1 out of 1 people found this review helpful.

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  • Anonymous

    Posted October 25, 2003

    Wonderful Book

    This is a wonderful book. It gives a first hand account of the Holocaust through a young girl's eyes. Her mother helps her live through concentration camps, ghettos and loss of family members. I would recommend this book to anyone interested in World War II or the Holocaust.

    1 out of 1 people found this review helpful.

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  • Anonymous

    Posted May 18, 2003

    A great book!!

    I think that thanks to my mother is a great book and i would recomend it to all!! If you are jewish then this book is a MUST read!! So to all who reads this rating please tell everyone you know and read this book!!! <(*_*)>

    1 out of 1 people found this review helpful.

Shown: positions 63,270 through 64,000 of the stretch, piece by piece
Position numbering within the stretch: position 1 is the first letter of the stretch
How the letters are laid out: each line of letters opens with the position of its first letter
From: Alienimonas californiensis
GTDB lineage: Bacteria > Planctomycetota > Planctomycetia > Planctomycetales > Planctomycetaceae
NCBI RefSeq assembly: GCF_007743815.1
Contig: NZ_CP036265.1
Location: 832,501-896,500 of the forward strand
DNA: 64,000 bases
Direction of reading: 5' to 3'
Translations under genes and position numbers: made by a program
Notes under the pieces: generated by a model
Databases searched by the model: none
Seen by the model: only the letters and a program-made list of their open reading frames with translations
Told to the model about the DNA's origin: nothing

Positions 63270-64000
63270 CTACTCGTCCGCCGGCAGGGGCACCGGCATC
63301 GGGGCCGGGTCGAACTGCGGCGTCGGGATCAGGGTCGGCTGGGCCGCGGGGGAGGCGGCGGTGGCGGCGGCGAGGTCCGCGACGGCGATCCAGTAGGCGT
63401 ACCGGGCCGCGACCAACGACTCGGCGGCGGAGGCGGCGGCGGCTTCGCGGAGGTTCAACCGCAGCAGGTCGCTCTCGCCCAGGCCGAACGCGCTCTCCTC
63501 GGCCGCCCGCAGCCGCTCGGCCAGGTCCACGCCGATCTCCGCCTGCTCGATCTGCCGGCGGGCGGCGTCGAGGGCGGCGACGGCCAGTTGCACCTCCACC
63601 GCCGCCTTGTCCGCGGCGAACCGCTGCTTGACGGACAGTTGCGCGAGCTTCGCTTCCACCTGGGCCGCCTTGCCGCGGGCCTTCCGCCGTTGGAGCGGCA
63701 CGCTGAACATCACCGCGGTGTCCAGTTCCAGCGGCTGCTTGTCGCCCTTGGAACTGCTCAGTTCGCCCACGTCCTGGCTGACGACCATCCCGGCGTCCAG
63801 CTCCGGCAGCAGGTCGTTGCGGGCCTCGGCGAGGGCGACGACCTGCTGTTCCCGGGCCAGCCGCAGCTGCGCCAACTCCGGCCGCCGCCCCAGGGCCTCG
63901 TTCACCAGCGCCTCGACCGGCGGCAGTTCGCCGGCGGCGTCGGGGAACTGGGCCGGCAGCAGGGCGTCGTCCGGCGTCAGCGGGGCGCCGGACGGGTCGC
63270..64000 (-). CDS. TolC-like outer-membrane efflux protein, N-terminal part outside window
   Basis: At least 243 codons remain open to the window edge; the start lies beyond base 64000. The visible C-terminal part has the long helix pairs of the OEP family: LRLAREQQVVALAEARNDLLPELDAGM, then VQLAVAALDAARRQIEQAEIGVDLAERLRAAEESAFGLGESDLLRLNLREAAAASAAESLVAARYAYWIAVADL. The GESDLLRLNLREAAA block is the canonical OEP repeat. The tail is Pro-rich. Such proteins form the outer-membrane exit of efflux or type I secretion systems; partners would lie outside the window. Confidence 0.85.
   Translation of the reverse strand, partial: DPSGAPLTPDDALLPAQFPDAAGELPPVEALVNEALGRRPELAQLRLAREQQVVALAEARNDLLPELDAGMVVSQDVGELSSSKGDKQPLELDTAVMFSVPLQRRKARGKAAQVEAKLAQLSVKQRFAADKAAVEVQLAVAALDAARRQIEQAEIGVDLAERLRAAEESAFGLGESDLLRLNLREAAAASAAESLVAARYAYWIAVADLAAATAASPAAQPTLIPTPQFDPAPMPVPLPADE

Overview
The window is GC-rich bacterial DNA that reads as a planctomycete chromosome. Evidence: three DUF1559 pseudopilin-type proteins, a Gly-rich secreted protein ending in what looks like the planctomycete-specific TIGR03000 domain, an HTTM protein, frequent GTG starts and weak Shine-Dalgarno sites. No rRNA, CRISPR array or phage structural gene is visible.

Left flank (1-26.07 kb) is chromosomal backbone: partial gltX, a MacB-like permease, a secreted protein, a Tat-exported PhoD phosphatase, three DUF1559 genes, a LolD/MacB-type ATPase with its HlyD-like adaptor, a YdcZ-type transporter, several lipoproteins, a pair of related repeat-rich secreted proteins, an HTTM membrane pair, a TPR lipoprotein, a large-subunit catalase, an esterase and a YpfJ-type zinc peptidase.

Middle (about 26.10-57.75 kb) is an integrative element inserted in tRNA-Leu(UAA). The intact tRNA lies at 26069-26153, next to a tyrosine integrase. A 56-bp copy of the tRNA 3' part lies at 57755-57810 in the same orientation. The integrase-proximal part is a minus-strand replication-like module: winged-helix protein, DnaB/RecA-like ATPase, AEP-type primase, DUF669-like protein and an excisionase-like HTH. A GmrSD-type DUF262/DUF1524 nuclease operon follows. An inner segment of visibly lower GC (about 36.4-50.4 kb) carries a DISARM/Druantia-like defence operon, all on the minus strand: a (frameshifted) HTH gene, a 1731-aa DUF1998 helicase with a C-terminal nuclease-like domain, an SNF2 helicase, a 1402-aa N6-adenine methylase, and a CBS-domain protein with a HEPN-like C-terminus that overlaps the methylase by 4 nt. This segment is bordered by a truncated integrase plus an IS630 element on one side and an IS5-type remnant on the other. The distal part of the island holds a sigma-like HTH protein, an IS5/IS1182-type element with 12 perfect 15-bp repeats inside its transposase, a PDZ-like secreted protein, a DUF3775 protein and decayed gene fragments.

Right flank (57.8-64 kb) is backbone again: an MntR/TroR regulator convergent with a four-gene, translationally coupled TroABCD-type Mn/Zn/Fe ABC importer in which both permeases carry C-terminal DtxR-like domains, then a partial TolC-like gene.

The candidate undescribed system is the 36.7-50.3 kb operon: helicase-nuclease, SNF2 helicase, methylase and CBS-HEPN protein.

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  • Anonymous

    Posted October 26, 2002

    Excellent book!

    This book was excellent! I came across it without ever having heard of it, and I loved it! It tells the story of Susie Weksler, a Jewish girl living in Vilnius, Lithuania, during World War II. When the Nazis invade, she and her family are made to live in a ghetto. They are deported to concentration camps a couple of years later and Susie survives, because of her mother's bravery. I recommend this book very much!

    1 out of 1 people found this review helpful.

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  • Posted October 7, 2014

    I am in awe. I would like to say that I am the same kind of moth